I’ve seen Inception – here are five reasons you should too

Leonardo di Caprio in Inception

Leonardo di Caprio in Inception

I HAD the great fortune to attend a preview screening of the new Christopher Nolan film Inception at Manchester Printworks, thanks to the kind heart and generosity of Craig Grobler who bagged the tickets for me.

Accompanied by fellow geek Chris Brown, we headed for the big screen full of geekish wonderment.

My first surprise was having my bag searched on the way in by what I presumed was a studio flunky. Once past the Stasi, we were then directed to our seats by a Printworks employee who was hopelessly unsuited to the task.

Looking like Kenny Everett but with none of the charisma, he vainly tried to get people to use up all the available seats with a mixture of pleading and strange gestures to no-one until the Stasi came in and had him removed and replaced by someone more authoritative.

I couldn’t help but wonder if this was how Nazi Germany started – were we the good people doing nothing? -but then the film started and such thoughts were pushed from my head.

Because I loved it. Inception is intricate, ambitious, breathtaking and intimate all at once, a fantastic film which – while falling short of true greatness – is a must see. Avoiding spoilers as much as possible, here’s why.

1 The cast

Christopher Nolan always attracts wonderful actors to his films and that is the case here as the team he has assembled screams class.

Leonardo Di Caprio is fantastic as Cobb, the flawed leader of the team of dream robbers in Inception, but he is backed up by great performances from anyone else you see on screen.

That includes members of Nolan’s regular troupe such as Cillian Murphy (who really makes you feel for the team’s mark, Robert Fischer) and Michael Caine, who delivers his usual memorable cameo as Di Caprio’s father in law, Miles.

Tom Berenger

Tom Berenger

However given a theme of Inception is going deep into dreams, it was great to see that depth extend to the cast as well.

I was delighted to see Pete Posthlethwaite as Fisher snr, even though he was only on screen for seconds, but more so to see Tom Berenger appear as Peter Browning.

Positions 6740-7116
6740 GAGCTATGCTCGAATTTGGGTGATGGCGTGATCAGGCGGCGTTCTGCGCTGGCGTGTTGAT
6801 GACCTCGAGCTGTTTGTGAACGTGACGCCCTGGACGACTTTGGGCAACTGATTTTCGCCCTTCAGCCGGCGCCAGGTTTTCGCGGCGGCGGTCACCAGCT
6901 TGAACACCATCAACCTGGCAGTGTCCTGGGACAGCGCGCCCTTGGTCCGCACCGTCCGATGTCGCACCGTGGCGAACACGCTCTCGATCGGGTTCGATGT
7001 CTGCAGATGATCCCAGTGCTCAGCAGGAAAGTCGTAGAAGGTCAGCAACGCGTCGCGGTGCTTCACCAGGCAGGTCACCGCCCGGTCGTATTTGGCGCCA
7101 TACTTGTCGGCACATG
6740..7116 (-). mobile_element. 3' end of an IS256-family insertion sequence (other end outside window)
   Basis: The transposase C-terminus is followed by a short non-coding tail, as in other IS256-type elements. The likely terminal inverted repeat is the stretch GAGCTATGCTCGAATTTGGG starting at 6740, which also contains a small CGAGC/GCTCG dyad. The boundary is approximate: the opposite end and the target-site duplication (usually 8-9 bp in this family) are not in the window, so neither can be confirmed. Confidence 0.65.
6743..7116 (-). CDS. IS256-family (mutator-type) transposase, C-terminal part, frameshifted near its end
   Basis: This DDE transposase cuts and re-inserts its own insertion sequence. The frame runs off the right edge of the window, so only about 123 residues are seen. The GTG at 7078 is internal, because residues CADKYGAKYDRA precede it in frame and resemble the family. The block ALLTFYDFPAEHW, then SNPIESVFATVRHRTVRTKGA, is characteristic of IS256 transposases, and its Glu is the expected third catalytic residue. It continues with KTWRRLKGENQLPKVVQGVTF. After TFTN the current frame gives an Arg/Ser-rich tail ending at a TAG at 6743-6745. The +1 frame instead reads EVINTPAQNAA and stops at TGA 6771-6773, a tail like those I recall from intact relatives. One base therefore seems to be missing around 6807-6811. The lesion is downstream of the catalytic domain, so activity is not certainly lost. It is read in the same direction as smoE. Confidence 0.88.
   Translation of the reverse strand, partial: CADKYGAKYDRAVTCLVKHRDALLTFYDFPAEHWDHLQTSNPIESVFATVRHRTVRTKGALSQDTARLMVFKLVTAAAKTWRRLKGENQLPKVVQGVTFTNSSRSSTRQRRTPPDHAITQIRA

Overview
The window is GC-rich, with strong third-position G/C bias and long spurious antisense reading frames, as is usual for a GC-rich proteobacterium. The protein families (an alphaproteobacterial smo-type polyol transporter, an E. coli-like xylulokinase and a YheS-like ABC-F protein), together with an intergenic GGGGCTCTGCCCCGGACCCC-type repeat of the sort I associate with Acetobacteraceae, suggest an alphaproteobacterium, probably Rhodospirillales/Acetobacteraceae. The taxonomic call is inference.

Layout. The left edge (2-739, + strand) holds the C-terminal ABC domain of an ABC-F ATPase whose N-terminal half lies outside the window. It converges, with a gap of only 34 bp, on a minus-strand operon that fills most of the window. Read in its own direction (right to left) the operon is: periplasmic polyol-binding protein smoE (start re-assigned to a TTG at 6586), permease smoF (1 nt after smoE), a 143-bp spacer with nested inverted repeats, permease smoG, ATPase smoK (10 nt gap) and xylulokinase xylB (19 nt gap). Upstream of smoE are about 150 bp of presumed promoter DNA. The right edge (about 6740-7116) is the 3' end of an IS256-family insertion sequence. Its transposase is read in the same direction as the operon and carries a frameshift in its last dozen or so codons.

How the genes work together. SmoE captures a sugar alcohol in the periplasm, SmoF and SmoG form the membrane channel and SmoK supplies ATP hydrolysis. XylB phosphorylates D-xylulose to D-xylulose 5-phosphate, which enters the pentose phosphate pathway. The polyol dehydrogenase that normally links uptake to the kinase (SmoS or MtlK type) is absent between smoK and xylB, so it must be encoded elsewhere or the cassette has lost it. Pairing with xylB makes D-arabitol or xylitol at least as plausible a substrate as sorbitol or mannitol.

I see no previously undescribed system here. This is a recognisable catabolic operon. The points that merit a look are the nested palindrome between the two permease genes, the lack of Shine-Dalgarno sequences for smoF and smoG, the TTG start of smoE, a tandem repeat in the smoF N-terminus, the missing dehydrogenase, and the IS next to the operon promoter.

I love Berenger’s work and was mystified why he dropped off the radar like he did – Major League 3 anyone? Just me then.

But I think Inception could revitalise his career in the same way as Mickey Rourke has launched such a stellar comeback of late.

He’s too good to not be in films like this.

2 Tom Hardy

As good as all the cast were, one person deserves special praise – Tom Hardy as Eames.

Tom Hardy as Eames in Inception

Tom Hardy as Eames in Inception

I can remember him as Shinzon in Star Trek Nemesis back in the day and his high-octane mix of charisma and physicality has not dimmed here.

However, age has added a world-weary cynicism which helps him to burn up the screen and his is the break out performance of the film. He will make a great Mad Max.

3 The music

Inception’s soundtrack by Hans Zimmer is like an extra character in itself, especially those blaring horns. Here’s the man himself playing with – among others – Johnny Marr.

4 The story and world

Apparently the studio allowed director Christopher Nolan to make whatever he wanted, on the proviso he made Batman 3 afterwards.

Inception is that film, but it is not a vanity project. Instead it feels like a carefully crafted labour of love.

It marries familiar genre tropes – the thief with one last job, assembling a team of experts and so on – with the fascinating premise of creating a dream world, and then another and another.

That idea is then realised with skill and imagination. The dream worlds themselves are things of beauty thanks to a clever mix of real world and computer generated special effects and the rule that every time you enter a dream, time runs more slowly – Steven Moffat would love Inception.

But even the little touches – like the feeling of falling waking you up – ring true, and the depth of each shot means it encourages repeat viewing to see what you missed first time around.

Yet while lesser film-makers could have been lost in the technological and mythological mysteries of this new world, Nolan gives Inception a beating heart through Cobb’s relationship with his wife Mal and the father-son dynamic of Murphy and Postlethwaite.

As far as blockbusters go, this is as intelligent and ambitious as it gets.

5. How you feel watching it

I go to the cinema to be entertained and Inception certainly did that.

But I also want to be engaged and dazzled – this is the big screen after all – and Inception has several scenes which left my jaw hanging open.

One seems like a missing stage from Call of Duty Modern Warfare, but another – which takes place in a corridor – is really breathtaking.

It left me feeling like the first time I watched the Matrix, stunned, astounded, thrilled and confused all at the same time.

I sat through Avatar twice without feeling any of that.

I can’t wait to see Inception again and then buy the DVD. I’d encourage you to do the same.

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